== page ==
LANCASTER - What's in a name? Coincidence, as far as Letha Bleasdell Rathbun is concerned.

More than 55 years ago at an Iowa church college, young Letha Bleasdell met another Letha whose last name was Rathbun.

They became friends and talked a lot about their families, as slightly homesick young women away from home for the first time do.

"You know I have a brother in Arizona that I'd sure like to have you meet," Letha Rathbun said to Letha Bleasdell one day.

Somehow, the subject was dropped. Then Letha Rathbun's mother went to work in the campus cafeteria and she and Letha Bleasdell got acquainted. The subject came up again.

"I have a son in Arizona who has just broken up with his girlfriend," said the mother. "I sent him a letter describing you - along with your picture."

Not long after that Phillip Woodrow Rathbun came from Arizona to meet Bleasdell, and now their romance is history.

"When we were married June 13, 1941, it was in his aunt Letha's home in Van Nuys. You can imagine the confusion. Phillip not only had a sister named Letha Rathbun, but a wife named Letha Rathbun, both in the same house with Aunt Letha."

They all had fun with the situation.

"That isn't all. He had an uncle, a brother and a brother-in-law all named Bob. The family had a plethora of Lethas and Bobs. You could call out one name and three people would answer."

Born and raised in Iowa, Letha Bleasdell came to Van Nuys a week before her wedding in 1941.

Phillip, an electronics wizard classified as an essential civilian defense worker, was sent to California to work in an aircraft plant.

In 1952, after their two children, William Woodrow and Phyllis Lee Lavery Burch were born, they came to Edwards Air Force Base.

"Phillip worked there as an electronics technician in instrumentation research. They were inventing things," Letha Rathbun said.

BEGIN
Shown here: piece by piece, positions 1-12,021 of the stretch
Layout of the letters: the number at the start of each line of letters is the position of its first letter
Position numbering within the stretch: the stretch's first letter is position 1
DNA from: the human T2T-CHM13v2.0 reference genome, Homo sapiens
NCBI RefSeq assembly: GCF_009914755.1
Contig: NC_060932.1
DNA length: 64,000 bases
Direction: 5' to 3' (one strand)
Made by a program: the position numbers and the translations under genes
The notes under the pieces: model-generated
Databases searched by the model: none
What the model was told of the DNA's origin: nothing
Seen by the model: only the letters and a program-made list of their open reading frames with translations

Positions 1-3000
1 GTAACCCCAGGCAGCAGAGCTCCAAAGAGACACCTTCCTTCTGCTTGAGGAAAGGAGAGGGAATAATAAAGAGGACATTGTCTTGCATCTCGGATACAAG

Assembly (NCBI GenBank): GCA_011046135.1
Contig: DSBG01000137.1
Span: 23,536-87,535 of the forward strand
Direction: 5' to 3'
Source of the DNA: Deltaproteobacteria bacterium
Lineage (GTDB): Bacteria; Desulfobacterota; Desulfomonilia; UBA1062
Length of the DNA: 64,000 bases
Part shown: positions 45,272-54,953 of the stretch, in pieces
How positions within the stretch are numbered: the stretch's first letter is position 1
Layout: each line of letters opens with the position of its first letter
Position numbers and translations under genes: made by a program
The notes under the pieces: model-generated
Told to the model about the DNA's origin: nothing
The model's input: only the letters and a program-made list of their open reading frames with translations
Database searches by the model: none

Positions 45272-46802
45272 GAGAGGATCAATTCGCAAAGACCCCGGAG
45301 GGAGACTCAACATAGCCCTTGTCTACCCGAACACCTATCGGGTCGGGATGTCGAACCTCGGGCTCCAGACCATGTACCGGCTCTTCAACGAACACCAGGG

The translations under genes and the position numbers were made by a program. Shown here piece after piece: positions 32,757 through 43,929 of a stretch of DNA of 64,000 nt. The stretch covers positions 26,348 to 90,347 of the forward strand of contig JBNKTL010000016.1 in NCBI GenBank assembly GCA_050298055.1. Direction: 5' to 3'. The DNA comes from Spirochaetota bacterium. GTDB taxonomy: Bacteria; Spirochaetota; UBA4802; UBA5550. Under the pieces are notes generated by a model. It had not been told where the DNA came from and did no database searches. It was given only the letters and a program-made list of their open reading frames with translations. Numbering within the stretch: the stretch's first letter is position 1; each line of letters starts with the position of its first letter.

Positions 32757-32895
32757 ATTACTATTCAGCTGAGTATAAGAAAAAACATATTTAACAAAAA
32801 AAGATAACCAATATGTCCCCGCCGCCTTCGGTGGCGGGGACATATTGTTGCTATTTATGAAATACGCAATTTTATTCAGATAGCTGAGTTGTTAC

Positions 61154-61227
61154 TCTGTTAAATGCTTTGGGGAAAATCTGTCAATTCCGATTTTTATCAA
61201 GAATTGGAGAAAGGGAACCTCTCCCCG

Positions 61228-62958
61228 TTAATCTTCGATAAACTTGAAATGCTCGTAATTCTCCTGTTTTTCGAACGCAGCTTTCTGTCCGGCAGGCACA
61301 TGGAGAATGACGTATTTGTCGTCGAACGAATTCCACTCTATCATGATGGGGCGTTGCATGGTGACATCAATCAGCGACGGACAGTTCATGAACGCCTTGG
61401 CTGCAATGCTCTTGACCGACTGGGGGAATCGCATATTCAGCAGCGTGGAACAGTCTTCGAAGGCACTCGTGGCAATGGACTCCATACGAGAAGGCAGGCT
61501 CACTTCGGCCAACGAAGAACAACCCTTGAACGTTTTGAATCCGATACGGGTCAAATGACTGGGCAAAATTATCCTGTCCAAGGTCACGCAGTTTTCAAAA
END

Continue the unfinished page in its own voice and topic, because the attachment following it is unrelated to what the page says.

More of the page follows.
"We lived in base housing until we moved into our newly built home in North Edwards in 1956. We moved off base to free up housing for people who needed it more."

At Edwards, Phillip was not only working in instrumentation research but also was selling and repairing television sets at the base commander's behest. This helped supplement the family income.

To enable her husband to quit the television business, Letha took a job on base.

From 1956 until her retirement in 1971, she maintained the Air Force master reference library.

In 1964, her mother-in-law suffered a stroke and required care until her death. Then her own parents became ill, and she and Phillip brought them into their home. After her father died, her mother needed care for eight more years.

"So I retired from my job, but not from work," Letha said.

Tragedy struck when Phillip and the Rathbuns' son, William, both were killed in 1980 in an automobile accident.

Letha now dotes on her three adult grandchildren, Darrell Rathbun, 27, of Virginia Beach, Va.; Devin Lavery, 26, on duty with the U.S. Navy; and Erin Michelle Lavery, 24, of Tehachapi.